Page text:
Is belief in the wisdom of crowds self-defeating? This is one question raised by the "slump."
Put yourself in the position of an intelligent investor back in the spring. You know that the yield curve is a vastly better economic forecaster than economists are, and its inversion signals that a recession is quite likely. You know too that there's a good correlation between industrial production and equity returns. So you're tempted to dump shares.
But then you remember the wisdom of crowds. Surely, you figure, the fact that the crowd - not just of economic forecasters but of other investors - isn't thinking of recession shows that one isn't likely. And the market must be discounting the possibility anyway: price-earnings ratios were quite low back then.
So, you decide not to sell.
In this sense, belief in the wisdom of crowds proved self-defeating. In believing the crowd was right, you didn't sell shares. The upshot was that shares were left over-priced, because some information about the likelihood of recession - the opinions of those who believed both the yield curve and wisdom of crowds - could not be embodied in prices.
Because some people thought crowds were wise, the crowd - the stock market - proved not to be so.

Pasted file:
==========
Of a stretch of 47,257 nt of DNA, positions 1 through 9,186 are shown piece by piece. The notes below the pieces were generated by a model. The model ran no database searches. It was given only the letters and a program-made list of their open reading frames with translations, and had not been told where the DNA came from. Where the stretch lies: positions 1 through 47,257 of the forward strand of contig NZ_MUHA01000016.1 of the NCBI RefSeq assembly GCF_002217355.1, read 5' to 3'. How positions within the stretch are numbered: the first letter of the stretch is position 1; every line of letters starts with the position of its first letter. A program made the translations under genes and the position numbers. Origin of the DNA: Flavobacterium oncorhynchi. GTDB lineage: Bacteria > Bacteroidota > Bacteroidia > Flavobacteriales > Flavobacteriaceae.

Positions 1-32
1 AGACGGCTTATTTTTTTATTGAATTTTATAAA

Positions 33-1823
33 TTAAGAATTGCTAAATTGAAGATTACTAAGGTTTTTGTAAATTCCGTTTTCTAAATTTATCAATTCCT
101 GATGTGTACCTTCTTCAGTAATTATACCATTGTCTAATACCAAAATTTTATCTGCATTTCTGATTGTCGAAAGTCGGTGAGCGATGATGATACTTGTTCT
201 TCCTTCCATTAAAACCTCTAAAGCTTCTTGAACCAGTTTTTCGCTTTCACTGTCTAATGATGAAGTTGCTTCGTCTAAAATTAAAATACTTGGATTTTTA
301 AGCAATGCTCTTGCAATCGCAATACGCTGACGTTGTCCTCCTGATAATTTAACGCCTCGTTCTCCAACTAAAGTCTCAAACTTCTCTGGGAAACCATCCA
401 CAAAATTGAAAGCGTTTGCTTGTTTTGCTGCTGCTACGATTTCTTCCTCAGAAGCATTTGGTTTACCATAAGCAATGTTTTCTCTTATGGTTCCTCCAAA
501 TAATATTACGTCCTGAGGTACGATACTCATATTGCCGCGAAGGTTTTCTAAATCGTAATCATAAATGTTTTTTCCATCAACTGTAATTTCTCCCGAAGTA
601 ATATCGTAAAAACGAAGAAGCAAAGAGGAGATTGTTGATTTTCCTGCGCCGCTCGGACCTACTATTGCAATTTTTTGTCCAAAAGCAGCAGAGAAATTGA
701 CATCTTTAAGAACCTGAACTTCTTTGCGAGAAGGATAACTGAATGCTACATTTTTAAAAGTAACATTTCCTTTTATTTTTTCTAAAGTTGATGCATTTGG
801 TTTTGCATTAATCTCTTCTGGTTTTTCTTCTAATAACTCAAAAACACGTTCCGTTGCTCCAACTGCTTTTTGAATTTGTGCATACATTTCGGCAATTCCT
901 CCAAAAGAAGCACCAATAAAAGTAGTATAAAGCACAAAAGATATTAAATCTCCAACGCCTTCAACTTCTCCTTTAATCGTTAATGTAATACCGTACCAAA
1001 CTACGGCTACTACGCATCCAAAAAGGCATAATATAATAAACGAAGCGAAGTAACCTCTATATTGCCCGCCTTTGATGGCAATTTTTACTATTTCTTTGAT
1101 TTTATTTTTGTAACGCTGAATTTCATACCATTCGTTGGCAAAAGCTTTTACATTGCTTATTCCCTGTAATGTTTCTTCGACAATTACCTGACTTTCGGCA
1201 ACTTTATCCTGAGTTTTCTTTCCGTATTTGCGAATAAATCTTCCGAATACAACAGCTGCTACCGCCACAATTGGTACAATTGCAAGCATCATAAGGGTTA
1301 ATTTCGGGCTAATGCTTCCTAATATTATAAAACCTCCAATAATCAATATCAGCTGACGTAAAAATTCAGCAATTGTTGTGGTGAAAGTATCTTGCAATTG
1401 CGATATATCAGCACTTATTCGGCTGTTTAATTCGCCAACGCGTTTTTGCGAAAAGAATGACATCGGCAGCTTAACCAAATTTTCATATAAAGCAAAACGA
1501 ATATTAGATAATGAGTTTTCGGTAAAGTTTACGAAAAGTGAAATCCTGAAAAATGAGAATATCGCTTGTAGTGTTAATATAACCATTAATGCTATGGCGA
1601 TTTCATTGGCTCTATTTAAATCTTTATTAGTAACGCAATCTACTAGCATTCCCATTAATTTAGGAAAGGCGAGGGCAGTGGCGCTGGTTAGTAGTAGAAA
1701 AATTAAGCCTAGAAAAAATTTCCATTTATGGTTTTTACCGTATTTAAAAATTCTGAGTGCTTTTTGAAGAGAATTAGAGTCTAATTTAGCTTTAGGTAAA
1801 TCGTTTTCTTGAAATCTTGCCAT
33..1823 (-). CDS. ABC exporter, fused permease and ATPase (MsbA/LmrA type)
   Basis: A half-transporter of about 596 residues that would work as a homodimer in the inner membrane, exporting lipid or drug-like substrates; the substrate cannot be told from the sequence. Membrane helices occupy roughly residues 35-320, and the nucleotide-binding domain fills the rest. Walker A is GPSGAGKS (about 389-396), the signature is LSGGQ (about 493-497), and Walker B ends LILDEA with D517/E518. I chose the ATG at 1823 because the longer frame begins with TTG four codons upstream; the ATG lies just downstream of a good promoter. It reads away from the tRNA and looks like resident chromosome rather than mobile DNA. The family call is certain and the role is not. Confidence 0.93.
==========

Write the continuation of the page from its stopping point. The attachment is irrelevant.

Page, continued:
Now, this doesn't show that the wisdom of crowds is logically incoherent. Its advocates accept that one condition for crowds to be wise is that individuals' beliefs be independent, uncorrelated. Which is exactly the condition violated in this case.
What it does mean, though, is that the idea's relevance might be greatly limited in practice.
The problem here is not the same as the well-known paradox of efficient markets - that if everyone believed markets were efficient, no-one would bother exploiting price-relevant information and so markets would be inefficient.
In that case, information lies around, but is unused.
In the case of the wisdom of crowds, information is actually destroyed - the bearish beliefs of those who expected recession were reduced by their belief in the wisdom of crowds. In this sense, belief is the wisdom of crowds is positively damaging.